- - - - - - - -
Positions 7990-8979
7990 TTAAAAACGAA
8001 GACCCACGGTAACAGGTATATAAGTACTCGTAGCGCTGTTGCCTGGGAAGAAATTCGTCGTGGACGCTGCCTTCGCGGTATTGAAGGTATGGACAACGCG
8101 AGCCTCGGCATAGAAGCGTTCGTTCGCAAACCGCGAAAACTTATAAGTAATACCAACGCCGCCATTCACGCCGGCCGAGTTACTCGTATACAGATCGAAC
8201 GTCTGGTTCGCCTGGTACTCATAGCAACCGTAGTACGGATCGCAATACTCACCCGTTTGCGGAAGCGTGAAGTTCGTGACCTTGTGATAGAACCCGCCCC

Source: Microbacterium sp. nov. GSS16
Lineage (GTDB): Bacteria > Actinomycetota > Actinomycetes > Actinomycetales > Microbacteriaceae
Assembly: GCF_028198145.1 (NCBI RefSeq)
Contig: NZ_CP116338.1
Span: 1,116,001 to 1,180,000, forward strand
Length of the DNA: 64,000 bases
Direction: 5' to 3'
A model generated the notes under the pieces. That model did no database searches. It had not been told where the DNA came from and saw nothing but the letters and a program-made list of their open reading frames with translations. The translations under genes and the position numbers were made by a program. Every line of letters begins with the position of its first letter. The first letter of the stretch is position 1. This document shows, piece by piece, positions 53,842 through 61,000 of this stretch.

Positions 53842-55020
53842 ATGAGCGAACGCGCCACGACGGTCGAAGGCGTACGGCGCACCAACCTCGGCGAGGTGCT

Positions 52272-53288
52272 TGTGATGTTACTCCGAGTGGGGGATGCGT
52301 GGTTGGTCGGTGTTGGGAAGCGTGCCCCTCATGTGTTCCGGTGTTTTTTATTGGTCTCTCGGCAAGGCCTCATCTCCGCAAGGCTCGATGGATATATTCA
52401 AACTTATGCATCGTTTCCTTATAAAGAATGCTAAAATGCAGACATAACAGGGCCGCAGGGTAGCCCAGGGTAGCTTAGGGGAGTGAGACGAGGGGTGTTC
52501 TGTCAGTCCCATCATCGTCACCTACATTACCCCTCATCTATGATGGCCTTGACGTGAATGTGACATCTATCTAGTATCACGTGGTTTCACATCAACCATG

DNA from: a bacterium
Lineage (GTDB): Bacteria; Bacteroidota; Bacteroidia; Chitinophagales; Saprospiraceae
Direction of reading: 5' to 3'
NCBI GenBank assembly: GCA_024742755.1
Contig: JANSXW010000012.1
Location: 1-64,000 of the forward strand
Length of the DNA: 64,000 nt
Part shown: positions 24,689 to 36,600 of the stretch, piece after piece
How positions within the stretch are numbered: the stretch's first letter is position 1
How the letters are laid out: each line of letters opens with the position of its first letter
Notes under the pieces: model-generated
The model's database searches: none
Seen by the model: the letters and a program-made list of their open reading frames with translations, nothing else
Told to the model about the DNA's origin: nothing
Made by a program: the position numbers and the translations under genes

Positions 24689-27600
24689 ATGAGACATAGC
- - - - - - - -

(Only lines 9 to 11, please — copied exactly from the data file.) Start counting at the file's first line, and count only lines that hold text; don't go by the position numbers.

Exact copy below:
Contig: NZ_CP116338.1
Span: 1,116,001 to 1,180,000, forward strand
Length of the DNA: 64,000 bases